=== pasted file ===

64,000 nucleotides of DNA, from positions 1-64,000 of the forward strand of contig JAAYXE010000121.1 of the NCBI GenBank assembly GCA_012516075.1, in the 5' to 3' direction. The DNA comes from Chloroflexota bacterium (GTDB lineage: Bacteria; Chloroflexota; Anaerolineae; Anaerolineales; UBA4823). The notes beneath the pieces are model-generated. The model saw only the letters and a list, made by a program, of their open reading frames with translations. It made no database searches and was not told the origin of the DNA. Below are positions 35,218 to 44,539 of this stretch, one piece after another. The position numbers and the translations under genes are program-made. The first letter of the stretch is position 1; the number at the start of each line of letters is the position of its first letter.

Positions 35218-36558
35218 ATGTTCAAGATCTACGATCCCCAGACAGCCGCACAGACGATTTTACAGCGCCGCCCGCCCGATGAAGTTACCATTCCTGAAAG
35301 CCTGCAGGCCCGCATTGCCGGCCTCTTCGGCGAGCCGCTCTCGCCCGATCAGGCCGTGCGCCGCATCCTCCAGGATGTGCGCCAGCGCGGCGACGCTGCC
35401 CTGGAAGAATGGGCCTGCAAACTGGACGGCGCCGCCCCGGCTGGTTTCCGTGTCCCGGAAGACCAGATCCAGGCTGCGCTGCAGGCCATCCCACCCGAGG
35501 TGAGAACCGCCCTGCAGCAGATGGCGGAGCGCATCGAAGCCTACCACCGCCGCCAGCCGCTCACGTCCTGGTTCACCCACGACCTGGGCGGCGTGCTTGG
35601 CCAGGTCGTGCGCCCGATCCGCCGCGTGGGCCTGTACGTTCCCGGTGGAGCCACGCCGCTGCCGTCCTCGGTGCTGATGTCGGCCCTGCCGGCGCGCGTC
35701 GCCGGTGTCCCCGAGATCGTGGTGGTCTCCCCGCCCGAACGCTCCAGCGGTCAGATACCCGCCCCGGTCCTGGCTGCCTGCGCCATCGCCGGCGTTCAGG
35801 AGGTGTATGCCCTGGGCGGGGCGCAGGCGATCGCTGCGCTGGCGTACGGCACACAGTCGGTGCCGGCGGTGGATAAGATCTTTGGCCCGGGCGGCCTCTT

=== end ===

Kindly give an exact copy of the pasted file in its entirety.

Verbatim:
64,000 nucleotides of DNA, from positions 1-64,000 of the forward strand of contig JAAYXE010000121.1 of the NCBI GenBank assembly GCA_012516075.1, in the 5' to 3' direction. The DNA comes from Chloroflexota bacterium (GTDB lineage: Bacteria; Chloroflexota; Anaerolineae; Anaerolineales; UBA4823). The notes beneath the pieces are model-generated. The model saw only the letters and a list, made by a program, of their open reading frames with translations. It made no database searches and was not told the origin of the DNA. Below are positions 35,218 to 44,539 of this stretch, one piece after another. The position numbers and the translations under genes are program-made. The first letter of the stretch is position 1; the number at the start of each line of letters is the position of its first letter.

Positions 35218-36558
35218 ATGTTCAAGATCTACGATCCCCAGACAGCCGCACAGACGATTTTACAGCGCCGCCCGCCCGATGAAGTTACCATTCCTGAAAG
35301 CCTGCAGGCCCGCATTGCCGGCCTCTTCGGCGAGCCGCTCTCGCCCGATCAGGCCGTGCGCCGCATCCTCCAGGATGTGCGCCAGCGCGGCGACGCTGCC
35401 CTGGAAGAATGGGCCTGCAAACTGGACGGCGCCGCCCCGGCTGGTTTCCGTGTCCCGGAAGACCAGATCCAGGCTGCGCTGCAGGCCATCCCACCCGAGG
35501 TGAGAACCGCCCTGCAGCAGATGGCGGAGCGCATCGAAGCCTACCACCGCCGCCAGCCGCTCACGTCCTGGTTCACCCACGACCTGGGCGGCGTGCTTGG
35601 CCAGGTCGTGCGCCCGATCCGCCGCGTGGGCCTGTACGTTCCCGGTGGAGCCACGCCGCTGCCGTCCTCGGTGCTGATGTCGGCCCTGCCGGCGCGCGTC
35701 GCCGGTGTCCCCGAGATCGTGGTGGTCTCCCCGCCCGAACGCTCCAGCGGTCAGATACCCGCCCCGGTCCTGGCTGCCTGCGCCATCGCCGGCGTTCAGG
35801 AGGTGTATGCCCTGGGCGGGGCGCAGGCGATCGCTGCGCTGGCGTACGGCACACAGTCGGTGCCGGCGGTGGATAAGATCTTTGGCCCGGGCGGCCTCTT